So long, sheet music. Hello, Smart Music, the new online program St. Joseph Middle School’s band is making the move to.

The week ahead at Westview will be recorded by Principal Nick Swords and Assistant Principal Christina Ray, then posted in video form on the Champaign elementary’s new Friends of Westview Facebook page.

Splurging for an all-new IT network will allow Salt Fork High to join the area’s 1:1 technology club come spring.

90-91 Homecoming kings of yesteryear will be back on campus for fall football Fridays at Tuscola (honoring the 2009 state champs) and Monticello (inducting into its Athletic Hall of Fame the Hud Venerable-coached powerhouses of 1988-91, who didn’t lose a single regular season game).

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Rantoul High’s longtime trophy case is being repurposed into a spot to celebrate students, staff and faculty.

92 After years of playful nagging (her word), Brooke Billings has been given the keys to Rantoul High’s longtime trophy case, which will look a little different this school year.

Gone are the old trophies. (But not gone gone, Superintendent Scott Amerio promises, just relocated). Taking their place: a showcase of what’s happening in every corner of the building.

There will be four themes, says Billings, Rantoul’s assistant principal of attendance and discipline.

The centerpiece is a student and “staffulty” spotlight section, which will include awards for those who, in the eyes of their fellow Eagles, show effort, attitude, generosity, leadership, encouragement and self-motivation. (As in E-A-G-L-E-S).

Other themes: a “who are we?” section (including school hashtag ideas submitted by all); an information station; and a quarterly spotlight on six to eight clubs and organizations in the school.

There are other creative elements to Billings’ vision — like the aforementioned Toilet Talk and staff and faculty being asked to fill out personal information sheets, which will hang outside their doors or be shared around the building as a way for everyone to get to know each other, whether their title is cook, custodian, bus driver or business teacher.

“My personal favorite part of this is ‘What’s on your mixed tape?’” Billings says. “Staffulty will list three or four of their favorite songs — that is, after we explain to the young ones what a mixed tape is.”

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A newly installed gym floor awaits the 750 students at Westville’s Judith Giacoma Elementary.

93 Out: The synthetic linoleum gym floor at Westville’s Judith Giacoma Elementary.

In: A new hardwood maple surface, put in just in time for Year 2 of intramurals, which 150 of 200 fifth- and sixth-graders took part in last year.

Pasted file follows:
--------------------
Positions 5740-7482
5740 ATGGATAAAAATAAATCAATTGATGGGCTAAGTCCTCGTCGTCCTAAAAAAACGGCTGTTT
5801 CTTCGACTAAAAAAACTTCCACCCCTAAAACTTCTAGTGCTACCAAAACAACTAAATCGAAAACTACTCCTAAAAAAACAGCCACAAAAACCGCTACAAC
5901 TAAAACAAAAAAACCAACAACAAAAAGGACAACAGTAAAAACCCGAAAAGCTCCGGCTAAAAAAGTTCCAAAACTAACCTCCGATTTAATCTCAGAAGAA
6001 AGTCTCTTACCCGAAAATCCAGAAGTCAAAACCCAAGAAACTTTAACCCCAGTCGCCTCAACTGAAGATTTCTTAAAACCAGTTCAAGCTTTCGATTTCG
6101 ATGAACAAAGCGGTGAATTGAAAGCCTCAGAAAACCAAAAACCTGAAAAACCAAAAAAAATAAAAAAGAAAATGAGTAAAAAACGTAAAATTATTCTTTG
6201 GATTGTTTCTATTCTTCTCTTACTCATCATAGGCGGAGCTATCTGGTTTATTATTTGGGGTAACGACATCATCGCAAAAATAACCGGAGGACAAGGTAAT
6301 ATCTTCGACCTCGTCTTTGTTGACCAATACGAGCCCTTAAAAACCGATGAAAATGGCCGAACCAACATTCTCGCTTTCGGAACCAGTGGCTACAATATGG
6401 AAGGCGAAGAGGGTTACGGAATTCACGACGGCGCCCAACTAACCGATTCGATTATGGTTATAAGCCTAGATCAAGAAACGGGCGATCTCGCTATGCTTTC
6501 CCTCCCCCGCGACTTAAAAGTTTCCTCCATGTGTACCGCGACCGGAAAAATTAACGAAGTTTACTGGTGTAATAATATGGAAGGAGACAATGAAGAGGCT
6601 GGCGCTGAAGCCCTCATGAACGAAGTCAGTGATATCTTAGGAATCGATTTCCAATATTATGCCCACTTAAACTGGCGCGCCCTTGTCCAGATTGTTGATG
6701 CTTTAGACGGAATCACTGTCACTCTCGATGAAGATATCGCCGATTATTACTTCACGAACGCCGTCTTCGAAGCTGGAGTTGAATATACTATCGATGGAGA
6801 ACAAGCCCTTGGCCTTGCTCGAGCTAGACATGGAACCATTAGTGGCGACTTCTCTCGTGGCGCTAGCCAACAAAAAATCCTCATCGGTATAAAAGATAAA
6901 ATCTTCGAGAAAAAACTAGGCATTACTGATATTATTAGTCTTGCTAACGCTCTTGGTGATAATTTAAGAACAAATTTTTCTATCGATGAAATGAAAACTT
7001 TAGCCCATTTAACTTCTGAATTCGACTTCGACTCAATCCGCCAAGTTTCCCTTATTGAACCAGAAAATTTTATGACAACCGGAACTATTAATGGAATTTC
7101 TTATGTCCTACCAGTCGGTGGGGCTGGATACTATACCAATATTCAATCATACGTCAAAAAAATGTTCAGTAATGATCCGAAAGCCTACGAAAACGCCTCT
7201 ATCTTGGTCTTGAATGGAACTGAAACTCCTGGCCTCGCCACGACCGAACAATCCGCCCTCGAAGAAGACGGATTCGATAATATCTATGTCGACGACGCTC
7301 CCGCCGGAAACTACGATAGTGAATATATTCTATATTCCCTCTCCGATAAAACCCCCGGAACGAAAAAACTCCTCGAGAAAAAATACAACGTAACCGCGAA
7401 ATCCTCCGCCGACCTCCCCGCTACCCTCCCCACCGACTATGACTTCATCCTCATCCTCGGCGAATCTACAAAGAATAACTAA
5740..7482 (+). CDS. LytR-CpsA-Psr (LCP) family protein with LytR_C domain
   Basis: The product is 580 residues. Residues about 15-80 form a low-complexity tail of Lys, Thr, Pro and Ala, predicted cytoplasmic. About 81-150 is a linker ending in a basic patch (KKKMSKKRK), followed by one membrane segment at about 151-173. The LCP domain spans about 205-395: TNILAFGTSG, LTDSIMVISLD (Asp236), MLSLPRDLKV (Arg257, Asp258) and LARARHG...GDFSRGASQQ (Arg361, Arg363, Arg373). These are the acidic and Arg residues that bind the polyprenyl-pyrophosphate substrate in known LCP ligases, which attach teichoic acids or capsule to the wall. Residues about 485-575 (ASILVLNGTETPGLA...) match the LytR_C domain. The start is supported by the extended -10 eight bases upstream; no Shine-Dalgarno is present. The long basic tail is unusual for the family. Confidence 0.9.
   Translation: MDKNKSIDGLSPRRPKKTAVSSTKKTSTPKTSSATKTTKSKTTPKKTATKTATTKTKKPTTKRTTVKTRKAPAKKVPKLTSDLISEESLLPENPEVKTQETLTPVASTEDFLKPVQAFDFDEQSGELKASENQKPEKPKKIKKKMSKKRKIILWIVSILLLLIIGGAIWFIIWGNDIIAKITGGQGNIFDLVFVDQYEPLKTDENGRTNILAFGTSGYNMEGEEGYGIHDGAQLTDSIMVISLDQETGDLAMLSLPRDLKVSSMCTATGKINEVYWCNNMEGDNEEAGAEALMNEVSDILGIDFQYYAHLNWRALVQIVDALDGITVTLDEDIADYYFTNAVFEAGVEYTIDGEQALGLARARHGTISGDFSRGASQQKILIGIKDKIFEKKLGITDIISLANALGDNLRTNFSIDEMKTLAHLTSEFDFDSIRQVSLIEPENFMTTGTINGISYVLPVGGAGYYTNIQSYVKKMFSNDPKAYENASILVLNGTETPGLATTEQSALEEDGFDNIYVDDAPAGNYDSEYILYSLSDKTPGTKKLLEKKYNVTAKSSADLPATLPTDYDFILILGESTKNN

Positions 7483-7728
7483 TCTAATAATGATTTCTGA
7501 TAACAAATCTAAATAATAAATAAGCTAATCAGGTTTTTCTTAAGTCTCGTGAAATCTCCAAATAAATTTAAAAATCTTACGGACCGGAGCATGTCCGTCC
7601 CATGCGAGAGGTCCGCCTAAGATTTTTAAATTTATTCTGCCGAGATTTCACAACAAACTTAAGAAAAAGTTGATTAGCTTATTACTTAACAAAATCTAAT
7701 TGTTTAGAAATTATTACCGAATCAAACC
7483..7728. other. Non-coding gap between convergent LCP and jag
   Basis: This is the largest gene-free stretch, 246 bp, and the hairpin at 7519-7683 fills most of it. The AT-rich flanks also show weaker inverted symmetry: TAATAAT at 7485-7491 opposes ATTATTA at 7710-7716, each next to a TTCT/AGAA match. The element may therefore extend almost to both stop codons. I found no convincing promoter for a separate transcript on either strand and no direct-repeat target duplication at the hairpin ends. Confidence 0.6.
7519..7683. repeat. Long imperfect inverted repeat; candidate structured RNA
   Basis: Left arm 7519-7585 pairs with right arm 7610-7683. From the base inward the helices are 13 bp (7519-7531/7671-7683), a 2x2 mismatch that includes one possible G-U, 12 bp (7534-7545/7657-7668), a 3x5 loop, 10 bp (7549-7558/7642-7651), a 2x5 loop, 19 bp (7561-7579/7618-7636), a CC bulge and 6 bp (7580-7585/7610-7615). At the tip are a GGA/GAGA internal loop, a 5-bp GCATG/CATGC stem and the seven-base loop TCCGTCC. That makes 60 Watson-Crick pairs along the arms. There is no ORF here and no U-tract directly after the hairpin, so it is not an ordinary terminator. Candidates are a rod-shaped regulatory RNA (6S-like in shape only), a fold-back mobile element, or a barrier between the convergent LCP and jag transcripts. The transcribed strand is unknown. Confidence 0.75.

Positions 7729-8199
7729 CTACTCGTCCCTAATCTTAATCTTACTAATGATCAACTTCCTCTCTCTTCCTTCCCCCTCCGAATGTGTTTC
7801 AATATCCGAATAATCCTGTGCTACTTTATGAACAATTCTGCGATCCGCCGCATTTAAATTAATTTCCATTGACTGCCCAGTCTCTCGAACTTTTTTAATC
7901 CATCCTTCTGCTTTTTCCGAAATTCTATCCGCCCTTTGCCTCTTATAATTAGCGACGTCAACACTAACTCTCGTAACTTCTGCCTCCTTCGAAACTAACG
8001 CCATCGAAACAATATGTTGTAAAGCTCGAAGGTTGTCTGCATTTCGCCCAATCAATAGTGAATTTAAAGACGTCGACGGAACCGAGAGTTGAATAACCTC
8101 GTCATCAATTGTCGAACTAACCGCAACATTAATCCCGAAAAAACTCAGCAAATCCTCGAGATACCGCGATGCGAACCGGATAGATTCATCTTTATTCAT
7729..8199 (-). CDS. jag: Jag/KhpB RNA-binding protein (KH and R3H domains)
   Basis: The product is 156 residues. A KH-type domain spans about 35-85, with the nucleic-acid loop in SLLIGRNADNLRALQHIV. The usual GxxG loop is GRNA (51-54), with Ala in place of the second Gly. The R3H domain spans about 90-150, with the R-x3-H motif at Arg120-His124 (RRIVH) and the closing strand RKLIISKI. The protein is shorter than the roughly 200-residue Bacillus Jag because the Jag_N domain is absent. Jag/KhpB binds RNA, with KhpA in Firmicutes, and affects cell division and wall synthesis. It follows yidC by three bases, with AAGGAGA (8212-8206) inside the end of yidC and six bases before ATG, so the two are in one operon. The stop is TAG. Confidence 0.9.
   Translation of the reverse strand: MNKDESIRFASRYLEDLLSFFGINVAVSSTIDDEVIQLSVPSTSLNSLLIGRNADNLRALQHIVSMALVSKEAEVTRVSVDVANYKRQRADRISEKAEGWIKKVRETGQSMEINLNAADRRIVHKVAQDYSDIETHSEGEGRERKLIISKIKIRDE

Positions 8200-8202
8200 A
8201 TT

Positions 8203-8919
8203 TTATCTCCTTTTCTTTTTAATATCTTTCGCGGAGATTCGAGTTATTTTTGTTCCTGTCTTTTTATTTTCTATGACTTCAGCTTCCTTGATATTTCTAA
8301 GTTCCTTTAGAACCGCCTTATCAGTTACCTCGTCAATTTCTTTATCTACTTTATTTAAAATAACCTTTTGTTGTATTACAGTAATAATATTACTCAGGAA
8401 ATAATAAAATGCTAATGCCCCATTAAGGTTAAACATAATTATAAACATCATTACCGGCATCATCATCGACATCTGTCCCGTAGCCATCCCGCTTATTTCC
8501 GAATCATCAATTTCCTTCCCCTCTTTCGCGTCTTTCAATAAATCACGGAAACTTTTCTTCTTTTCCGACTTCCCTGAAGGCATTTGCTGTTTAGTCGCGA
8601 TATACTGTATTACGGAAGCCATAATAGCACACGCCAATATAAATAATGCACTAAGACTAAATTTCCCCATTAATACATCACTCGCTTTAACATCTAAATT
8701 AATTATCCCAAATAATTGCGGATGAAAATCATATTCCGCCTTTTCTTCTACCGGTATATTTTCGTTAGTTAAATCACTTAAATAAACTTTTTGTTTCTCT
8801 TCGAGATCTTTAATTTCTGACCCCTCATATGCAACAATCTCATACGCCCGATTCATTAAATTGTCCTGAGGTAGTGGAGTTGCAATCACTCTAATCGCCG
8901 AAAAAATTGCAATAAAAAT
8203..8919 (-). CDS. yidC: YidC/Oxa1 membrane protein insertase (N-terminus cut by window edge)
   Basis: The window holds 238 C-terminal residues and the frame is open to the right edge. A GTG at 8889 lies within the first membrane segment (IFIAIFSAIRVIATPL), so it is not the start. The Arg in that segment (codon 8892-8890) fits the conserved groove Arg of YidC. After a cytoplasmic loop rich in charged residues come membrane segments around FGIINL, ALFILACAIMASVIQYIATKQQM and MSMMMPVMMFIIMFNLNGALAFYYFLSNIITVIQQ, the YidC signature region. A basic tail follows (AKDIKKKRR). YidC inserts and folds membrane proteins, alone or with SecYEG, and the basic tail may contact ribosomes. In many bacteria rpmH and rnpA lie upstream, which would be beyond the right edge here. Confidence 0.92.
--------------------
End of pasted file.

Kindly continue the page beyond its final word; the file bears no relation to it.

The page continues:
94-99 They can’t all get Unity-sized upgrades. But these athletic improvements won’t go unnoticed:

At St. Joseph-Ogden, four new poles and lights at the football field, a discus cage for the throwers and a resurfaced track, which should be ready for running on any day now.

For St. Thomas More’s soccer field, a 21x24 storage shed and brand-new bleachers. Cost: around $10,500, with funding provided by generous parents and Sabers alums.

In Oakwood, an indoor batting cage for the junior high baseball team and a new backstop for the high schoolers.

At Rantoul Eastlawn, new baskets and backboards for the gym.

At Centennial, new lights for the current gym, which itself will be replaced come 2020-21 by a facility that’s bound to be the envy of the Big 12.

100 With the wrecking ball flattening the forever-long homes of Champaign’s Dr. Howard Elementary (est. 1910) last fall and Monticello’s Washington Elementary (1894) last month, the list of the area’s oldest active school buildings looks different than it did at this time a year ago.

Now tied for sixth place: Champaign’s Edison Middle School, which opened the same year — 1914 — as World War I and Chicago’s Weeghman Park (or, as it would come to be known later, Wrigley Field).

With $25.1 million in major renovations on the horizon starting next year at Edison, the plan is for staff and students to devote this school year to working on a unique history project.

Says social studies teacher Zach Cain: “We are going to be spending quite a bit of time digitally documenting the pieces of the building that are going to disappear in 2020.

“Specifically, we will be looking at photographically preserving the cafeteria, our tech lab, the gymnasium and various other parts of the building so that future generations can understand and see what the building looked like in 2019 — at the age of 105 — and be able to appreciate how it has grown and changed over the years.”

Here’s what the new list of the area’s oldest active school buildings looks like:

1. Bement Elementary (1899).

2. Danville Garfield Elementary (1903).

3. Champaign Columbia School (1905), temporary home to Dr. Howard for one last school year.

4 (tie). Bismarck Grade School and Monticello Lincoln Elementary (1911).

6 (tie). Edison, Rantoul St. Malachy School and Urbana High (1914).

9 (tie). Armstrong and Chrisman high schools (1915).